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Here’s how Houston ranks on U.S. News & World Report’s list of best places to live

Here’s how Houston ranks on U.S. News' list of best places to live

News-Downtown Skyline
Houston's showing was a bit surprising.  Courtesy of Greater Houston Convention and Visitors Bureau

It’s that time of year again: U.S. News & World Report’s recently unveiled Best Places to Live in the USA again and has placed a Texas city at the top of the list — but despite a recent No. 1 accolade, it’s not Houston.

For the third year in a row, Austin topped a list of 125 of the most populous metros in the country. According to U.S. News, the city must “have a good value, be a desirable place to live, have a strong job market, and a high quality of life.” Value may be relative, but the other boxes — check, check, check.

The Live Music Capital of the World is also the only Texas city to make it into the top five. Denver, Colorado, took silver, and Colorado Springs took bronze, with Fayetteville, Arkansas, and Des Moines, Iowa, securing four and five, respectively. Dallas was the next Texas locale to hit the list, coming in at No. 21. Houston follows later at No. 30.

In the report, Houston is lauded as a city that “attracts people with an entrepreneurial spirit and those who want to work at some of the country's largest companies.” The oil and gas sectors are noted, as are manufacturing and medical, as well as the job bounce-back from the recession. “As the country recouped, Houston was able to gain all of its lost jobs back and has gone on to add two jobs for every one lost.”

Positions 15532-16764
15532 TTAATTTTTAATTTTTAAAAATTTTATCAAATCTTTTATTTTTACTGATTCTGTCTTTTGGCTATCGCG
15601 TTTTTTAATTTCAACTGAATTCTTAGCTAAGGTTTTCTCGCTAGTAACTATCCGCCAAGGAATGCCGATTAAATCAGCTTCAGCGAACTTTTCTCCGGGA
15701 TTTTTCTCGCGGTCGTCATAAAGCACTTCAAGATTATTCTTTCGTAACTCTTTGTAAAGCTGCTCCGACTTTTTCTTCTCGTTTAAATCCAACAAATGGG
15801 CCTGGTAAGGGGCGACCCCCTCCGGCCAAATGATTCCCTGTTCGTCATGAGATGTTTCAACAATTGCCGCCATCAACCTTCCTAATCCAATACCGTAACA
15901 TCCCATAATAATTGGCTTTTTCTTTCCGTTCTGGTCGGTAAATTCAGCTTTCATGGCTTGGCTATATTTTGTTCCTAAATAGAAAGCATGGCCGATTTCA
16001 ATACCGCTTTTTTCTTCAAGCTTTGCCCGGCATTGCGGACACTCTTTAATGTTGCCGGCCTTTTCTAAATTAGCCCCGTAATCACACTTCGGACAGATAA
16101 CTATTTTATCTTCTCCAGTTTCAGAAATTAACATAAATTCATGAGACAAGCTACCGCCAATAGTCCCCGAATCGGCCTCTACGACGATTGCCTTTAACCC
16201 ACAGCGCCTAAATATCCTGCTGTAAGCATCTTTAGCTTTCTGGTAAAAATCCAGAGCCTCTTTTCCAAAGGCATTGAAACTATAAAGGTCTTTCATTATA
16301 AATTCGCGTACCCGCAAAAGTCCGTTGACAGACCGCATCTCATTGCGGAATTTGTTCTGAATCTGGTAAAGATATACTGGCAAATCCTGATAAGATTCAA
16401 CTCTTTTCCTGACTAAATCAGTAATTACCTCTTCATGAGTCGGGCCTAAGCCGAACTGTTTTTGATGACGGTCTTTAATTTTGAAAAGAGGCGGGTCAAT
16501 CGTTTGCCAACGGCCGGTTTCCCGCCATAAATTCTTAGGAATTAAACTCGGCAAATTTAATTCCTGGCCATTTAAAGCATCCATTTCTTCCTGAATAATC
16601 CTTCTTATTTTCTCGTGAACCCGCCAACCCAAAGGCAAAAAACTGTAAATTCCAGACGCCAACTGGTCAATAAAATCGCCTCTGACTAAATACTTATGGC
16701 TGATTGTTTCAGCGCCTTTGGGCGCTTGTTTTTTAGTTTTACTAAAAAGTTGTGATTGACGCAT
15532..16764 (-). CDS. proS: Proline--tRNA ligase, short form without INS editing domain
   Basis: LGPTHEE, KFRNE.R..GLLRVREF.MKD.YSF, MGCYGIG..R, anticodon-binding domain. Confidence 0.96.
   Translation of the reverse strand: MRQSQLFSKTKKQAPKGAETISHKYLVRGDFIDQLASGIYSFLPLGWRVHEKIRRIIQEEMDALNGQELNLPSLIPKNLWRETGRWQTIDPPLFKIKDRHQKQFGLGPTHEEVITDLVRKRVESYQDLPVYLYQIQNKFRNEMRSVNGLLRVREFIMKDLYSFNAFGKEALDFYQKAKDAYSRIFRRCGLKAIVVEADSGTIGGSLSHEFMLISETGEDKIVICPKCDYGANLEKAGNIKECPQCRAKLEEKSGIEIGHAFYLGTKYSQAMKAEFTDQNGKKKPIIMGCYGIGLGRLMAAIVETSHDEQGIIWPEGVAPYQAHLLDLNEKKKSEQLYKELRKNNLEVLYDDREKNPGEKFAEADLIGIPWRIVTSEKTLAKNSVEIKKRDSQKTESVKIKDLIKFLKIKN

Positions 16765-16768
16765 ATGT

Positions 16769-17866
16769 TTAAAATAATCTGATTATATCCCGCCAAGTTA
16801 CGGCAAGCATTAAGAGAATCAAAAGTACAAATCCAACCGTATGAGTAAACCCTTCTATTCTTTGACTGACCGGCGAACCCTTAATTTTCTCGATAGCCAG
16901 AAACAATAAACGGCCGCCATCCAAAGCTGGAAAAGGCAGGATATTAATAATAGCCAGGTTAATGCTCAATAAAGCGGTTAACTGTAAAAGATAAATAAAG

Houston also gets a nod for its diversity and low cost of living relative to income, and — no surprise here —  robust dining scene, with more than 11,000 restaurants. In fact, the high praise makes one wonder if the Bayou City shouldn't have scored considerably better than No. 30.

So how’d Austin get to No. 1 on the list? How does any city get on this list?

U.S. News surveyed 2,000 American residents to weigh various factors about their cities. “These factors include quality of the job market, housing affordability, if people are actually moving to the areas, net migration, [and] desirability as well,” explained U.S. News Real Estate editor Devon Thornsby.

Quality of life is a huge component of the methodology. Things like high school education quality and average morning commute time factor into that category. Even with the city’s ongoing struggles with affordability and mobility, the pros still outweigh the cons for Austin residents.

Austin, with its technology boom, slew of universities, migration from other parts of Texas and the country, and general desirability, is caught in a perfect storm.

But other cities provide a good warning. “The biggest factor keeping places like New York City and Los Angeles from getting on the list is cost of living,” Thornsby said. “As a ranking that’s trying to help anyone make a decision, we have to take a realistic look at what people can afford there.”

Thornsby credits Austin’s “three-peat” win in large part to how much cheaper to live Austin still is than in Silicon Valley or New York City, where many of our transplants come from, as well as the overall culture.

“A lot of young professionals love the idea of being able to live in a part of the country that isn’t already so established with professionals,” she said.

Well and good, but it's not a stretch to imagine H-Town much higher on this list next year.